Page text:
Gov. Brown signs 11 gun control bills, vetoes 7

Gov. Brown signs 11 gun control bills, vetoes 7

Despite California's strictest gun control laws in the country, Gov. Jerry Brown signed 11 new gun control bills into law Friday, and vetoed seven.

The gun control measures signed Friday include strict limits on magazine capacities, add more paperwork for law-abiding gun owners who wish to buy or sell a gun, establish stiffer penalties for law-abiding gun owners who store a gun in a home or storage facility where a child could have access to it, and add a new ban on lead ammunition used by hunters, so that it does not endanger animals.

Lead ammo ban562600_593984700613083_841400088_n

One of the most controversial bills, AB 711 by Assemblyman Anthony Rendon, D-Lakewood, will ban lead ammunition in hunting. Many believe this will kill the hunting industry in California.

“Lead poses a danger to wildlife,” Brown said in his signing message. But then, technically, so does hunting.

Animal rights groups, including the Humane Society, and Audubon California, led the crusade for California to be the first state in the nation to kill wild game hunting.

Humane dog-sitting

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Jennifer Fearing, the California senior state director of the Humane Society of the United States, apparently lobbied Gov. Brown on AB 711 at the dog park. A recent story in the Sacramento News and Review told how Fearing dog-sits for Sutter Brown, Gov. Jerry Brown's Pembroke Welsh corgi.

“'I had this kind of random idea to take him out on the road for [Proposition] 30,' explains Jennifer Fearing, the Sacramento-based California senior state director of the Humane Society of the United States,” the Sacramento News and Review reported in “How Sutter Brown saved California.”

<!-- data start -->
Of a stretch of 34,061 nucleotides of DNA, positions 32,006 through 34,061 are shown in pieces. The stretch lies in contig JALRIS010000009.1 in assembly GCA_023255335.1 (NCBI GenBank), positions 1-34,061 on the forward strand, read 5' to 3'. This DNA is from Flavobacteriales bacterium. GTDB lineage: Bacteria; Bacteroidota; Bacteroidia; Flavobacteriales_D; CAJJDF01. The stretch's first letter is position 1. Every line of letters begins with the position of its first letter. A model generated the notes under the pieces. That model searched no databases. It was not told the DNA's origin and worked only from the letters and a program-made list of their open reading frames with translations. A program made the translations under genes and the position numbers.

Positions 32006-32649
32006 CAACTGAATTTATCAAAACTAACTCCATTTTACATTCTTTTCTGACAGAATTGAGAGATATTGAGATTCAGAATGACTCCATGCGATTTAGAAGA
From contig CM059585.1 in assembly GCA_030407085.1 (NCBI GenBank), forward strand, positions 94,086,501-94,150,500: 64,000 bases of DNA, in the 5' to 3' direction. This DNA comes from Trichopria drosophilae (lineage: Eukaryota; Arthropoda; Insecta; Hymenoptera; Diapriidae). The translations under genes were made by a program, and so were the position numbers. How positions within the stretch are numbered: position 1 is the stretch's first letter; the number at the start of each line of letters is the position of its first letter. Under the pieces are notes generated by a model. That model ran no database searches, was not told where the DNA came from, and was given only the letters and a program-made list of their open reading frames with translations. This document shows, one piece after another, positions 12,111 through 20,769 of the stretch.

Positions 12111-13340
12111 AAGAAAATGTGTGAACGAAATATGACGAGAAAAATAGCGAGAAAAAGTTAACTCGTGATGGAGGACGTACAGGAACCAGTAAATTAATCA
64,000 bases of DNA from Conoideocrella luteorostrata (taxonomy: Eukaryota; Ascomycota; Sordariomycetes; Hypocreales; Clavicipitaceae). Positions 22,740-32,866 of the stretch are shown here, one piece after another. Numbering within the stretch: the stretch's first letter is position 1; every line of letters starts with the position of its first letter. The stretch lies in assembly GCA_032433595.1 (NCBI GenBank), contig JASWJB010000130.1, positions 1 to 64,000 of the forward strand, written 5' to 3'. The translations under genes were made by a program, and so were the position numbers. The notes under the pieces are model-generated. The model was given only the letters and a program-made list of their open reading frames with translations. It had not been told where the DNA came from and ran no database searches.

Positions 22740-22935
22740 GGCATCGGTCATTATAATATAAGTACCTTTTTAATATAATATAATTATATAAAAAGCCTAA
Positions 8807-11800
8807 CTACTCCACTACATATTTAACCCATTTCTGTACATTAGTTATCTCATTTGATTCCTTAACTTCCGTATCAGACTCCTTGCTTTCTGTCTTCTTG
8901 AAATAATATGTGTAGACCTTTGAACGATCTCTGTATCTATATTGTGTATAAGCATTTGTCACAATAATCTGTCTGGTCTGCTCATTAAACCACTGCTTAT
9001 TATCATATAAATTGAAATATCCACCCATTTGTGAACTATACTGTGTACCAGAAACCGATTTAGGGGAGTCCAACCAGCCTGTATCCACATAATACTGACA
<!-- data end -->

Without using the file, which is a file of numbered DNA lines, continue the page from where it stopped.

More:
“Fearing had dog-sat Sutter often, and even escorted him to Los Angeles once for a spay-neuter advocacy event. So last fall, when she wanted the governor’s tax-increase measure to pass, both personally and for her organization, she suggested bringing Sutter into the spotlight.”

While Gov. Brown was considering signing the most comprehensive ammo ban in the country, the Sacramento newspaper published the story about how the California Humane Society lobbyist dog-sits for Gov. Brown's dog.

This could go a long way in explaining how the Humane Society has achieved favored environmental group status than any other environmental group in the last 3 years. It makes sense — their California lobbyist is the free doggy daycare sitter, and former Prop. 30 publicist, using the governor's dog.

But AB 711 was amended at the 11th hour in a secret deal to postpone the effective date until 2019. If, according to the Humane Society, the need for the bill is really over concerns about poisoned Condors, what about the thousands of great birds which will have died by the time the bill finally goes into effect six years from now?

Alas, Brown signed the bill. Perhaps we should blame Sutter Brown.

 Assault weapon bill

“Make no mistake this is the most draconian set of gun control measures in the nation,” said Assemblyman Tim Donnelly in a press statement. “While I am grateful that the Governor vetoed SB 374 (Steinberg), this remains the single greatest assault on the 2nd Amendment in California history.”Comcast-gun-and-ammo-ads-Cagle-Aug.-29-2013-300x196

“The 2nd Amendment clearly states that no government entity shall infringe on our rights,” said Donnelly.  “I wonder how the millions of lawful gun owners in the State of California feel about having their rights infringed today.”